Tiredness, sadness, and relief all feel very different, and yet sighing somehow seems to complement each emotional state. But why do we do it? There have been lots of theories, but no one is quite sure. Now researchers have filled in an important piece of the puzzle: They have discovered the neurological pathways responsible for the frequency of sighing, independent of regular breathing. The study was published today in Nature.
A sigh, defined here as a deep long breath about twice the volume of a typical breath, is of course involved with your emotions. It also serves as a sort of stretch for your lungs—a periodic deep breath inflates the alveoli, tiny sacs in the lungs where oxygen and carbon dioxide pass in and out of the blood.
That stretch is critical to keep lungs working properly. “When alveoli collapse, they compromise the ability of the lung to exchange oxygen and carbon dioxide,” Jack Feldman, a neurobiologist at UCLA and one of the study authors said in a press release. “The only way to pop them open again is to sigh, which brings in twice the volume of a normal breath. If you don’t sigh, your lungs will fail over time.”
That’s likely why the brain triggers a sigh about a dozen times per hour in humans, and more frequently in animals. But scientists had never been able to identify the neurons in the brain that activated this reflex.
The researchers decided to look in the brain’s breathing center in the brainstem. They analyzed the genes in those cells and found that a few hundred of them generate one of two chemicals that allow them to communicate with the "preBötzinger Complex," a bundle of a few thousand neurons known to control the rate and rhythm of respiration.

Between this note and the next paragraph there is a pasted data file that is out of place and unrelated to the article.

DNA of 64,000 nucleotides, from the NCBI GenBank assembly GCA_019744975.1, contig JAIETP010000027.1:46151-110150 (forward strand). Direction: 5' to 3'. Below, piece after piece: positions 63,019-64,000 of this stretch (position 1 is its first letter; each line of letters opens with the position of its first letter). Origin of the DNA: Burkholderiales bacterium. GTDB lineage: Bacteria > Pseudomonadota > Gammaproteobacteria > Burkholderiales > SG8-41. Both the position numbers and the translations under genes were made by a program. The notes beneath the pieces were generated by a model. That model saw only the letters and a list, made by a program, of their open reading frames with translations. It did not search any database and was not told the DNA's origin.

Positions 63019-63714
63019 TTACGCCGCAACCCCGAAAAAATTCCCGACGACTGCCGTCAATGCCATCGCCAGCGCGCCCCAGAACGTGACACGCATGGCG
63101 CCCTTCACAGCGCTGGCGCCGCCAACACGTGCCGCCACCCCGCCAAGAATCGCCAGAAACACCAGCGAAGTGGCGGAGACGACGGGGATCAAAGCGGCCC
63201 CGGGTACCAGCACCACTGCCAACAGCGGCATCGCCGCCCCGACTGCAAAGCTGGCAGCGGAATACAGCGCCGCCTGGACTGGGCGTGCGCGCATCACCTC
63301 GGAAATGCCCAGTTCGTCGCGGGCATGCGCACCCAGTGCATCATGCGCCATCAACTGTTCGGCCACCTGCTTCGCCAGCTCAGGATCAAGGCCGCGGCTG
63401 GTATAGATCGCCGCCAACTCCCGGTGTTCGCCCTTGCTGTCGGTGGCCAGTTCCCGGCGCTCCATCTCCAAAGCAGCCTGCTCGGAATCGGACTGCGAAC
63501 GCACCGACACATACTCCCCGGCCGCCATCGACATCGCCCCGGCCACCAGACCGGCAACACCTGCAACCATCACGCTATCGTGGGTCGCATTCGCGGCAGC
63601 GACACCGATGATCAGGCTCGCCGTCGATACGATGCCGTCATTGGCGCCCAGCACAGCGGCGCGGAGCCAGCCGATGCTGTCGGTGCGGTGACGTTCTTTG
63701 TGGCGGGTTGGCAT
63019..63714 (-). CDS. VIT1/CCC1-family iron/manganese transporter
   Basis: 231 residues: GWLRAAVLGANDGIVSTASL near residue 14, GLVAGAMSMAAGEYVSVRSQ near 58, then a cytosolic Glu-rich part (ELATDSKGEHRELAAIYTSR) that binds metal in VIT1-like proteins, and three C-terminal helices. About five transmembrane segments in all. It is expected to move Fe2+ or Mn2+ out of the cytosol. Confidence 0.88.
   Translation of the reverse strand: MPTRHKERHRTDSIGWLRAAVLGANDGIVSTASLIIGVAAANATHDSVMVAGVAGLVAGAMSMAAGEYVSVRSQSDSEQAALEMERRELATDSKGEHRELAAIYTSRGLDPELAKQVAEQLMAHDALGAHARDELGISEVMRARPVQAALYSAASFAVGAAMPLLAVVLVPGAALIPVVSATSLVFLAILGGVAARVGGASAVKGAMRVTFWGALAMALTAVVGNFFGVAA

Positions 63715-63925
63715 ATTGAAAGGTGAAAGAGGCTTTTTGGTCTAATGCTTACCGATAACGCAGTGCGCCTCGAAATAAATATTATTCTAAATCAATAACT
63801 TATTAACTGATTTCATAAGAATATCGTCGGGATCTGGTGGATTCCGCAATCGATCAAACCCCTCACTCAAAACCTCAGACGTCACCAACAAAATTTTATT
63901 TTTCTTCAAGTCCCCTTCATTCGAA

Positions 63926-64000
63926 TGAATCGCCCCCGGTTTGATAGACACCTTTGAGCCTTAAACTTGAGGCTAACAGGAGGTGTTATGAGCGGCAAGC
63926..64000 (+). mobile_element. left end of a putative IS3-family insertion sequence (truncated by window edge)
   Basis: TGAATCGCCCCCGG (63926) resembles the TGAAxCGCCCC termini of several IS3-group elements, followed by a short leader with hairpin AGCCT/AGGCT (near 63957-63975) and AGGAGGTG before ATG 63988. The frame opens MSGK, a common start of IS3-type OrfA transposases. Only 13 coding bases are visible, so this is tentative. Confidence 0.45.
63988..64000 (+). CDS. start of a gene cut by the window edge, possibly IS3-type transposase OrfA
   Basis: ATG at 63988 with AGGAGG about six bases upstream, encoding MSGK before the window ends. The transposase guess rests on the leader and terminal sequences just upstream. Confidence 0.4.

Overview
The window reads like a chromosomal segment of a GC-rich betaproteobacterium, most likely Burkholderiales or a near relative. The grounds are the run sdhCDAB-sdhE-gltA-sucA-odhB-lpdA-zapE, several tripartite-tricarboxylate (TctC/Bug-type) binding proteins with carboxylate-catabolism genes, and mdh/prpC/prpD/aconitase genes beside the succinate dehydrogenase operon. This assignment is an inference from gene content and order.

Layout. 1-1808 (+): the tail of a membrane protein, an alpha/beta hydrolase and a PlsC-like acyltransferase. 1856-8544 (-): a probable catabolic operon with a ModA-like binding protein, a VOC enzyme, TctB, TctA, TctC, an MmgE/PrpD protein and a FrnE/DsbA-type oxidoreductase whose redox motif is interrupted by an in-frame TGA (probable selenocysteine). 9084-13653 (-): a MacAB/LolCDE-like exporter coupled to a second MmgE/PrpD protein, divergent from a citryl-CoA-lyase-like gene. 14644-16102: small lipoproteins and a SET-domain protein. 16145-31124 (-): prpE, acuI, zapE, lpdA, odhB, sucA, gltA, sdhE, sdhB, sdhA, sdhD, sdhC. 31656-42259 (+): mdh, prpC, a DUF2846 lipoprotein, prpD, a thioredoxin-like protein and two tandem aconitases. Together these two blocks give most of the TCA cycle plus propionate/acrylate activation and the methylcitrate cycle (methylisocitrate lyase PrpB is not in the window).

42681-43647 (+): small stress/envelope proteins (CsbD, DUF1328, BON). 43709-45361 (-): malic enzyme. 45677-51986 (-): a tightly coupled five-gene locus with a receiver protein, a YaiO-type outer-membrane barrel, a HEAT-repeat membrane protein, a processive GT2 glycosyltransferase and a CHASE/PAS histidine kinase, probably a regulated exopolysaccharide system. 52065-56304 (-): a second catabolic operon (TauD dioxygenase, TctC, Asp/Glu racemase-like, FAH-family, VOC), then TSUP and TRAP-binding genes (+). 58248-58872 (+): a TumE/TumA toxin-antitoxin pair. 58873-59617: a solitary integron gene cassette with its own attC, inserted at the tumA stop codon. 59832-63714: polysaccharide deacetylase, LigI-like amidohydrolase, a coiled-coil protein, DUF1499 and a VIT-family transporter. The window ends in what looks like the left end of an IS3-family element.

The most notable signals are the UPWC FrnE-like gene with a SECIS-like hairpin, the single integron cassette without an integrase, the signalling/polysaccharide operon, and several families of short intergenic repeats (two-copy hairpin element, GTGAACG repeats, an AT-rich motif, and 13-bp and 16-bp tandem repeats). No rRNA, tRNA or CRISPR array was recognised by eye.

When the researchers injected these previously isolated compounds, known as "Nmb" or "Grp", into the mice’s brains, they found that the mice sighed 10 times more often per hour. When the researchers blocked the Nmb peptide, the mice sighed only half as often as they had originally; inhibiting the pathways made the mice almost stop sighing altogether. None of these changes affected the mice’s normal breathing.
Those same peptides exist in humans, and the researchers believe that they also regulate sighing. If clinicians could the levels of these compounds, they could increase sighing in patients who have trouble breathing on their own, and decrease it in patients with anxiety or other psychological disorders that cause them to sigh too frequently.
The researchers believe they have figured out much of the circuitry behind sighing. But they are still unsure how emotions are involved in the neurological pathways involved in sighing."It may be that neurons in the brain areas that process emotion are triggering the release of the sigh neuropeptides — but we don’t know that," Feldman said in the press release.
Other studies that have addressed the psychological side of sighs have concluded that sighs might be used socially to communicate our emotions, or might serve as a "reset button" for the respiratory system. The researchers hope to address this aspect of the complex but necessary circuitry of sighing in future studies.